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This Homemade Truck Camper Is a Work of Art. Wait Until You See the Inside.

Handmade Matt bills himself as a Camper Van, Cabin and Tiny Home Specialist.

I don’t see a lot of homemade truck campers, so it’s a real pleasure to get an up-close and personal tour of one.

Matt lives in the UK, and they call truck campers there ‘demountable campers’.

I love how this camper has a lot of insulation. It’s difficult to add insulation to factory-produced truck campers, and Matt did a great job of making his unusually well-insulated. He even made sure to add extra insulation to the area underneath the cab-over bed.

Matt said his vision for the project was to, “…create a traditional looking timber removable camper unit with lots of modern comforts”.

Some of the features of his build include:

  • full insulation
  • solar panels
  • 12 V outlets and inverter for 240 V AC
  • full kitchen with running water
  • fridge
  • grill
  • total weight under 890 kg (1,950 pounds)

It takes less than twenty minutes for him to to mount or dismount the camper from his Mitsubishi L200 diesel pickup truck, which he bought specifically for this project.

Matt’s homemade truck camper mounted on his Mitsubishi L200 diesel truck.

Matt's homemade truck camper

This is the only drawing Matt made of the design. The rest came from his own creative inspiration as he went along!

Plans for the homemade truck camper

He made these jack mounts out of steel. Being in the UK, they fit 50 mm wood framing.

Custom jack mounts

All cleaned up after primer and paint with timber fitted.

Jack mounts with timer

The jack points overhang the bed for easy mounting and dismounting of the camper.

Jack points overhang the bed of the truck

Matt boxed out the wheel wells in the floor, and immediately started to build the frame and roof. He started with the roof first so he’d have some shelter during the rest of the build.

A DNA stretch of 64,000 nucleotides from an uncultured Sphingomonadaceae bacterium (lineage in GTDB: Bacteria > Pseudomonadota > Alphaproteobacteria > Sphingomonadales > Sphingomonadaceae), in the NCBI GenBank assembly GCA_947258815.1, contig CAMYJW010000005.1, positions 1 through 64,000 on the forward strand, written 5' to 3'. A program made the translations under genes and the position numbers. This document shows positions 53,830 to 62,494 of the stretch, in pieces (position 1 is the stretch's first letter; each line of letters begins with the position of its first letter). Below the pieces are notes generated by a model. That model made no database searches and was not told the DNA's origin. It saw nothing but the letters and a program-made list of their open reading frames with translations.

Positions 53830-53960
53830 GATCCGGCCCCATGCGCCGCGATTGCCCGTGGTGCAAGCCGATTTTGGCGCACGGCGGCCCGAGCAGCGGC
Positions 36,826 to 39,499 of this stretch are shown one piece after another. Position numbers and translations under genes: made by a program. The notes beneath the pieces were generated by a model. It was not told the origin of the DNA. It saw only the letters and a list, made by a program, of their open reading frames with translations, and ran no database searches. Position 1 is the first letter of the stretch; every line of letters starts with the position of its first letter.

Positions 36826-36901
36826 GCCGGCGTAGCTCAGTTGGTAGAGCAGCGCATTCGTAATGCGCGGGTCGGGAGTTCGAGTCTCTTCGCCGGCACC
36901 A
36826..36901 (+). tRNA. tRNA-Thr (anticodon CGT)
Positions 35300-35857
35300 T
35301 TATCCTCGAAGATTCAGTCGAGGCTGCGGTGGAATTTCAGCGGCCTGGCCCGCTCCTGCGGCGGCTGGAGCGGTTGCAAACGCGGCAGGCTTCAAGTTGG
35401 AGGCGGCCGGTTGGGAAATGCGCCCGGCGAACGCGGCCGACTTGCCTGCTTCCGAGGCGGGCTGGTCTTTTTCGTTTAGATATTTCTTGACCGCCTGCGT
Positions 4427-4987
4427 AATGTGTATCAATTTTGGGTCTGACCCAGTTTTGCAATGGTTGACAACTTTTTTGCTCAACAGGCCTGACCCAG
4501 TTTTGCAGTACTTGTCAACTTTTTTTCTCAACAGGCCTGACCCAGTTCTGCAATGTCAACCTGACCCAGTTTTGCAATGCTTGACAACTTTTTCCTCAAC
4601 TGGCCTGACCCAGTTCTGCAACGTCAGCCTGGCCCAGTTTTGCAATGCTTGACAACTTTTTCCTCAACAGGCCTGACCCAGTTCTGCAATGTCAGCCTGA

Framing out the roof

Matt’s farmer friend has a machine from WWII that he used to bend the corrugated tin roof.

Corrugated tin roof

Detail of the angled braces.

Angled braces

The interlocked wood and bolts make for a solid frame.

Interlocked joints and bolts

Matt added a lot of insulation to the over-cab portion of the camper. The bed sits atop this insulation.

Insulation under the bed

After installation of the salvaged window frames.

Salvaged window frames

He wrapped the shell in recycled PVC sheathing to rain-proof the camper.

After wrapping the structure with PVC sheathing

The siding is treated lumber that adds structural integrity to the camper as well as protection from the elements.

After the siding has been added

Matt took great care to add 2 inches of insulation in between the framing.

Matt added two inches of insulation to the walls

For the roof he used foil-lined air bubble sheathing to insulate and block moisture . It’s important to seal all seams with foil tape to prevent warm air from getting behind the insulation and causing condensation on the interior surface of the tin roof.

Insulating the roof with foil-lined air bubble insulation

Celotex (rigid foam insulation) went on over the foil.

Celotex went on over the foil

Matt built a stable door for the rear entrance with a standard house lock for security. The top half of the door swings open for ventilation.

Stable door on the back

The inside was lined with only 1/8″ hardwood plywood to save on weight. Looks great though.